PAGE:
How then can the classroom be protected, and allowed to grow? Chandra argues that regulators must encourage different institutions to develop their own individuality (in terms of courses offered, research trajectories, social outreach and so on).
Here, regulators need to build trust in institutions that they would be given resources, time and opportunity to individuate in terms of content (the research university is different from the liberal arts college which is different from the mass professional college which is different from the state university). Chandra remarks:
“Why should experiments in higher education be approved by the President?..Such a system makes organisational leaders either subservient to a false structural hierarchy or remain in perpetual conflict with policymakers and regulators…The weakness of such a governance structure is that it treats good and bad institutions alike. The better ones suffocate in this environment, which impact their quality. The bad institutions, whose behaviour these structures are meant to control, continue to mismanage their institutions or coast through at a low equilibrium”.
A leadership vacuum
At present, there are too many regulatory bodies, dominated at key decision-making levels by non-academics who have little experience (and hence understanding) of how the best international universities work. How can one hope to be an internationally ranked institution when the leadership of these bodies has hardly anybody who has studied in a top-ranking university?
Chandra mentions the case of his own bathetic appointment as director, IIM (Bangalore):
“Search committee did not have a single academic scholar, and the meeting was held in a public sector unit office in Delhi…’How could they assess my academic credentials?’ I wondered then, and continue to do so. Did the committee know what the campus needed and what kind of leadership characteristics would best suit this requirement? The ‘discussion’ lasted barely twenty minutes.”
The same kind of extra-academic input vitiates all evaluations, be they appointments or syllabi and research content. Chandra comments:
“These bodies (UGC and AICTE) were supposed to operate independently of the policymakers. Their role was to help institutions seek excellence while promoting access. In reality, the UGC and AICTE have become the implementation arm of the MHRD, rather than remaining independent think-tanks on higher education policy.”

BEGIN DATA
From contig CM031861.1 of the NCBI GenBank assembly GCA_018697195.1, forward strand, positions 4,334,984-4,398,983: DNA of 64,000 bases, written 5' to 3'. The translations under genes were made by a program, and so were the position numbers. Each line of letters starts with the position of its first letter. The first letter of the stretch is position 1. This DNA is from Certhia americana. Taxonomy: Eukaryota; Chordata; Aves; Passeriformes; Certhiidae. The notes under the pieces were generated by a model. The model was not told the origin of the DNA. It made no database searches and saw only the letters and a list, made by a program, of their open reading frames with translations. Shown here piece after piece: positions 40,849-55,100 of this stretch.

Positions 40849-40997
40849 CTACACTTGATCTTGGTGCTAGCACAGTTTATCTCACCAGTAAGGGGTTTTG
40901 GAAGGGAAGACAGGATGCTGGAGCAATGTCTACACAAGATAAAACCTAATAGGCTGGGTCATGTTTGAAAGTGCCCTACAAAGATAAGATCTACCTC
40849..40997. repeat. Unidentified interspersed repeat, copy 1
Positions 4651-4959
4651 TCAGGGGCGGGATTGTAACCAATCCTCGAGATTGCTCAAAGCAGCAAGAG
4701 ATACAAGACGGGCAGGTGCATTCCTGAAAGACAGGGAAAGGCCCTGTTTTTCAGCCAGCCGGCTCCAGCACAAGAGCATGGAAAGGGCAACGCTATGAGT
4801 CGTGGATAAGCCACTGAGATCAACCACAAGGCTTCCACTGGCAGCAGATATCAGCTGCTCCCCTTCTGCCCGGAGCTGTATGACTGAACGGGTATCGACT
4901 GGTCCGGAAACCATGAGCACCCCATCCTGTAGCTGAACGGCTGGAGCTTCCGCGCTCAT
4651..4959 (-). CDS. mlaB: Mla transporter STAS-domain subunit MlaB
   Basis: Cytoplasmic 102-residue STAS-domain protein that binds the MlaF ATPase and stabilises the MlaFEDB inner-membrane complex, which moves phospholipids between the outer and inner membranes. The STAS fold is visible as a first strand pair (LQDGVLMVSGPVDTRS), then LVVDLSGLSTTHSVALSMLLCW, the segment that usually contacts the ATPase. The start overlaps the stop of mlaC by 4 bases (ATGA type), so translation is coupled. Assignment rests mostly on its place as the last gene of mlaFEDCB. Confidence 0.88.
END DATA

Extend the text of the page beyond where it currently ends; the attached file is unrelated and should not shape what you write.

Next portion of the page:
Thus not only the classroom level, but equally the highest policy level, is bedevilled by the fundamental lack of trust. Instead of being a nurturing environment, it is a punitive one, and consensus is sought on the lowest level of bureaucratic convenience (mountains of Excel spreadsheets signifying little), rather than academic excellence and student joy at learning.
No doubt many institutions have offended, but instead of swift justice being meted out to offenders and a moving-on, there is a perennial state of uncertainty for all. Ideally, space, time and goodwill should be freed up so that these bodies further nurture the many non-commercial goals that are their mandate: access, support for the basic sciences and humanities, insistence on more contextual and relevant India-specific research, need on improving the quality and design of all-India exams for students and faculty, building all-India peer databases of experts and research resources, insistence on more credible academics on boards, regularly communicating decisions to universities by consultation rather than by fiat, and so on. We are a young country with a last shot at sustainable and meaningful growth, so concerned students and their governments must learn to read such complex works as Chandra’s for problems that are also indubitably complex – and then one needs to act with understanding, speed and a spirit of collaboration.
One awaits more such heartfelt, necessary, comprehensive, practice and action-oriented book-length studies in the field.
Nikhil Govind is the head of the Manipal Centre for Philosophy and Humanities, Manipal University.